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Camden Town Group By Furness, Tom

DOI: 10.4324/9781135000356-REM159-1
Published: 09/05/2016
Retrieved: 24 August 2019, from
https://www.rem.routledge.com/articles/camden-town-group

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Founded in 1911 and active in London before World War I, the Camden Town Group played an important role in the development of a distinctively modern British visual art. Its sixteen members promoted modern art’s engagement with a modern world and, in particular, with the minutiae of everyday urban life across a range of characteristic subjects. These subjects included views of street corners, portraits of local girls, shabby bedsit rooms and theatre and music hall interiors, as represented, for example, in Spencer Gore’s The Balcony at the Alhambra (c.1911–1912). The group held only three official exhibitions, all between June 1911 and December 1912 at the Carfax Gallery, London, but the group’s members participated in a great many more contemporaneous events and displays that contributed to the burgeoning British post-impressionist art scene.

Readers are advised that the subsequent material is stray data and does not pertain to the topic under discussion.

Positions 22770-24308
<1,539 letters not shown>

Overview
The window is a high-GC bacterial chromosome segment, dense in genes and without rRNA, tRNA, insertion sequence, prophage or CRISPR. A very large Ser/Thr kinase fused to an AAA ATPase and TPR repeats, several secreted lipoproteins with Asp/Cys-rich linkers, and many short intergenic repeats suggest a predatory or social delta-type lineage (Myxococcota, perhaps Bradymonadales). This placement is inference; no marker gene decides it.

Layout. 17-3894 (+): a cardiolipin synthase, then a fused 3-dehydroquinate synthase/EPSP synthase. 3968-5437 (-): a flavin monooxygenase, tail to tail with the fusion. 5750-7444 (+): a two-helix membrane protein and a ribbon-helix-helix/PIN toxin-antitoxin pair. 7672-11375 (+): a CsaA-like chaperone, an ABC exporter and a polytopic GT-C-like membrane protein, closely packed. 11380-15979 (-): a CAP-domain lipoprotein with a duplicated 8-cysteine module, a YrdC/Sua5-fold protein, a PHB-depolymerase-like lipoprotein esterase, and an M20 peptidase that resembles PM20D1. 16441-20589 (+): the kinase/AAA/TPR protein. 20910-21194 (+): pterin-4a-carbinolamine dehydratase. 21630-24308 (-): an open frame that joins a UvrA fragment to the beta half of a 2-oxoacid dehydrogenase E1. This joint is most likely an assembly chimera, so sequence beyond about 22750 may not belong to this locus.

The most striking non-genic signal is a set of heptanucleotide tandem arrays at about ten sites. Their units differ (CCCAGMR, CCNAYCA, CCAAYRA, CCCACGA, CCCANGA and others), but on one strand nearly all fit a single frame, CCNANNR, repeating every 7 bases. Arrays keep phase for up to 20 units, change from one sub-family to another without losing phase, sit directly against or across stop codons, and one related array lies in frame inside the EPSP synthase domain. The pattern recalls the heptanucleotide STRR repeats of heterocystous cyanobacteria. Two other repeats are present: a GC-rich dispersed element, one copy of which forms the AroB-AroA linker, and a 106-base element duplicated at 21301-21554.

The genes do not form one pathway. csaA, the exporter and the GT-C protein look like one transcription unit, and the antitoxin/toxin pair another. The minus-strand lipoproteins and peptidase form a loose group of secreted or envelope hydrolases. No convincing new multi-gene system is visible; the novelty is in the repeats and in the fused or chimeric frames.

A list of members includes: Walter Bayes, Robert Bevan, Harold Gilman, Charles Ginner, Spencer Frederick Gore, Duncan Grant (following Doman Turner’s death in September 1911), James Dickson Innes, Augustus John, Henry Lamb, Wyndham Lewis, Maxwell Gordon Lightfoot, James Bolivar Manson, Lucien Pissarro (the son of French Impressionist painter Camille Pissarro), William Ratcliffe, Walter Sickert, and John Doman Turner.

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09/05/2016

Article DOI

10.4324/9781135000356-REM159-1

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Citing this article:

Furness, Tom. "Camden Town Group." The Routledge Encyclopedia of Modernism. : Taylor and Francis, 2016. Date Accessed 24 Aug. 2019 https://www.rem.routledge.com/articles/camden-town-group. doi:10.4324/9781135000356-REM159-1

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